While this subject can be uncomfortable, acknowledging your roles and admitting past mistakes clears the way for more honest, vulnerable, and cathartic conversations with your ex. 

2. Practice Forgiveness.

Whether we’re extending it to ourselves or others, forgiveness is a powerful tool – especially if you’re thinking about talking to your ex. You may feel anger toward your past partner, but also toward yourself – especially if you behaved in a way that contradicts your typical approach to intimate relationships and emotional discussions.

Self-forgiveness is a critical aspect of mental health and restoring relationships. If you’re interested in maintaining any kind of relationship with your ex – whether it’s a deep friendship or a casual connection – finding forgiveness can help you move on from past hurts, let go of anger, and invest your energy in other meaningful connections.

3. Establish Clear Boundaries. 

If you and your ex decide to maintain a friendship after your breakup, talking about boundaries is key to a healthy, lasting connection. 

Clear boundaries can help you establish your new normal. While personal definitions of “normal” vary greatly, they can refer to your daily routines, habits, and frequency of contact with your ex.

When you speak to your ex after a period of zero-contact, you may decide how often you want to see each other; whether or when you’ll open up about new romantic relationships, and any other subjects that may be tricky to discuss with each other in the aftermath of a breakup.

Over time, your boundaries can evolve to reflect your shifting needs and the friendship you build together.

4. Think Before You Speak.

Both before and during a conversation with your ex, think through your options and consider the implications of restoring contact. Ask yourself: why do I want to reconnect with my ex? Am I prepared to listen to understand their perspective, or am I more likely to vent my anger, frustration, or confusion? 

Any of these feelings are valid and expected, especially after a painful breakup. However, if you’re unsure how you’ll react when in the same room or even on a call with your ex, take time to reflect before sharing these feelings with your ex. With a calm state of mind, you can reinitiate contact in a way that benefits you, your ex, and anyone else affected by your relationship.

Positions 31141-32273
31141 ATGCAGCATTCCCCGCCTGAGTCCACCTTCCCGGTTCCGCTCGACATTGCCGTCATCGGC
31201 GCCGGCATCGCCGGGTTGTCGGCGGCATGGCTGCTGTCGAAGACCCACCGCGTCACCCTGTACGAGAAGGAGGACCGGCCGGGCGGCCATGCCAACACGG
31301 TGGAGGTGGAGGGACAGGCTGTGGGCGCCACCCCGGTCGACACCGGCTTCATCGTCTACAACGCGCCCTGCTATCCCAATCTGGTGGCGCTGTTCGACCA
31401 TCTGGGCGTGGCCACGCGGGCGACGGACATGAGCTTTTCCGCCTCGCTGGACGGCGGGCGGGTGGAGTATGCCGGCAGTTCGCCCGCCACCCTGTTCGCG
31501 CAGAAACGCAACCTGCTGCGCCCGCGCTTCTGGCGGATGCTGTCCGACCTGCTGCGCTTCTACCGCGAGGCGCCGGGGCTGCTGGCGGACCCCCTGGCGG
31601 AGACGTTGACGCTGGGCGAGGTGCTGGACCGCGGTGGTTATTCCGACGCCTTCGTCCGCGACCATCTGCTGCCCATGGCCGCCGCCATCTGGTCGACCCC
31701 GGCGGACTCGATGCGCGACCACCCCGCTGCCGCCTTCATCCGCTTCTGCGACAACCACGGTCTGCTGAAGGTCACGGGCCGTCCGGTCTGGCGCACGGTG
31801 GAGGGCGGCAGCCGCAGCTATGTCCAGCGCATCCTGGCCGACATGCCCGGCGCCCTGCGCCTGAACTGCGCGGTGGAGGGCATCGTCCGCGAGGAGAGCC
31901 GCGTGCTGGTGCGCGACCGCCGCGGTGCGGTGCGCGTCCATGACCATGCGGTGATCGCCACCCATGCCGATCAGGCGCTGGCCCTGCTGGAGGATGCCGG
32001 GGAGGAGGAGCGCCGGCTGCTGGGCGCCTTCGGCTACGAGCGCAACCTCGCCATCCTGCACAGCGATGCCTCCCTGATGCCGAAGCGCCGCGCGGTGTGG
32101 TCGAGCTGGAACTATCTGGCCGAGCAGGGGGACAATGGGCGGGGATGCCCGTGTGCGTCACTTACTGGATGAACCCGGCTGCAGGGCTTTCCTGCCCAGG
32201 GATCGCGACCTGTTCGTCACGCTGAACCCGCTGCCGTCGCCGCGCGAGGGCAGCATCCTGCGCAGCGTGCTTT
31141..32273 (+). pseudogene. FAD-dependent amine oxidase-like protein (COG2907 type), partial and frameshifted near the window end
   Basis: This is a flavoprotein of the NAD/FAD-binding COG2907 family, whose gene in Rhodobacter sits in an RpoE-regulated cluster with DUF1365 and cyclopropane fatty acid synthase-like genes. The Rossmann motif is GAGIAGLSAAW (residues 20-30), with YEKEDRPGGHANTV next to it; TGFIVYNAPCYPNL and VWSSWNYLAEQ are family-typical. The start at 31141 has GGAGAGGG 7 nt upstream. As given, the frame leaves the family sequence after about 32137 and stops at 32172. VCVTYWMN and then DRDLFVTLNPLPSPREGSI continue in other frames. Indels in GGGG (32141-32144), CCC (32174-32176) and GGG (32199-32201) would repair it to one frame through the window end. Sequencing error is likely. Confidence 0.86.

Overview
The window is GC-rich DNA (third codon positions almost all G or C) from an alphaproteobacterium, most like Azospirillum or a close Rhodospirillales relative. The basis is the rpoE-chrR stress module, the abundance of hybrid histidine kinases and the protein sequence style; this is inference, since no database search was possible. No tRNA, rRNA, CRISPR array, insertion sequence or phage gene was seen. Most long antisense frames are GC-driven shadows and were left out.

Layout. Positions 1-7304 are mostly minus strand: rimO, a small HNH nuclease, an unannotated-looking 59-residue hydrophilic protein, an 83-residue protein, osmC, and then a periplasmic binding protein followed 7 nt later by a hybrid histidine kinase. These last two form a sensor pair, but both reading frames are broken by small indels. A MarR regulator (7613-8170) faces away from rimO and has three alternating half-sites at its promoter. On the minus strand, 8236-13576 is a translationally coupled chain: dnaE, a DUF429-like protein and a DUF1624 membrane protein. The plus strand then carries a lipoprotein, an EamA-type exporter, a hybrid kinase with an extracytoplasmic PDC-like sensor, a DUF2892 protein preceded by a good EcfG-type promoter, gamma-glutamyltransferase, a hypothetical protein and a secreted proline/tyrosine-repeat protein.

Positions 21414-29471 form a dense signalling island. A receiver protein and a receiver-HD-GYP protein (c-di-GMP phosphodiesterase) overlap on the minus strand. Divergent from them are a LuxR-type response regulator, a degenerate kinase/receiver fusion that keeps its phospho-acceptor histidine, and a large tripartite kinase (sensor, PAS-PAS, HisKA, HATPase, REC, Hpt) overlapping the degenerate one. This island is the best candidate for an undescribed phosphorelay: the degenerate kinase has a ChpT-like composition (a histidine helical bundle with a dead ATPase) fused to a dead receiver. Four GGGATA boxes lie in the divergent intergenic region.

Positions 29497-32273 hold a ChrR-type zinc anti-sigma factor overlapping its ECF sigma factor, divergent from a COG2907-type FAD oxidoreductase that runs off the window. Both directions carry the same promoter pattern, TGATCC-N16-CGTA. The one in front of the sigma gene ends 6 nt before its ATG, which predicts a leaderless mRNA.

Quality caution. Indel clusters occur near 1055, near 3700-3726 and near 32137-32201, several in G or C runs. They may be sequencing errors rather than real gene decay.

5. Find Closure.

For some exes, keeping in touch after the end of their relationship may be unrealistic or even unhealthy. If the relationship was toxic, abusive, or manipulative in any way, it may be best to end all contact with your ex and move forward with your life.

Whether you’re ready for closure or interested in restoring a friendship with your ex, a licensed therapist can empower you to make the best, healthiest decision.

Wondering Whether You Should Reach Out To Your Ex?

Therapy Can Help You Heal From Past Relationships

While some people prefer traditional, in-person therapy, a growing number of both individuals and couples use online therapy to address their mental health needs and relationship goals. Using a digital platform like Regain, you can quickly connect with a board-certified therapist after completing a brief questionnaire. Every Regain therapist has at least three years of professional experience, and many are well-versed in the complexity of communicating and restoring friendship with an ex.

Several studies show that online therapy can be an effective tool for couples and families, including a 2022 study of the effects of the COVID‐19 pandemic on family therapists’ delivery of online therapy. Based on survey information from a sample of 626 family systems therapists, the researchers noted a dramatic increase in online therapy: 7.92% of family therapists used teletherapy before the pandemic, compared to 88.17% during the pandemic. The study highlighted the value of teletherapy for families with transportation challenges, childcare needs, and other conflicts that traditionally limit connection to psychotherapy.


Talking to an ex is rarely easy – but by taking time to reflect on the relationship, you can approach this conversation with confidence and clarity. If you’re wondering how to talk to your ex, keep these five tips in mind and always prioritize your physical and emotional well-being before reaching out.

A therapist can help you determine whether it’s a good idea to talk to your ex and how to frame your conversation. Whether you decide to end all contact or maintain a friendship, you can make a decision that honors your health and healing process.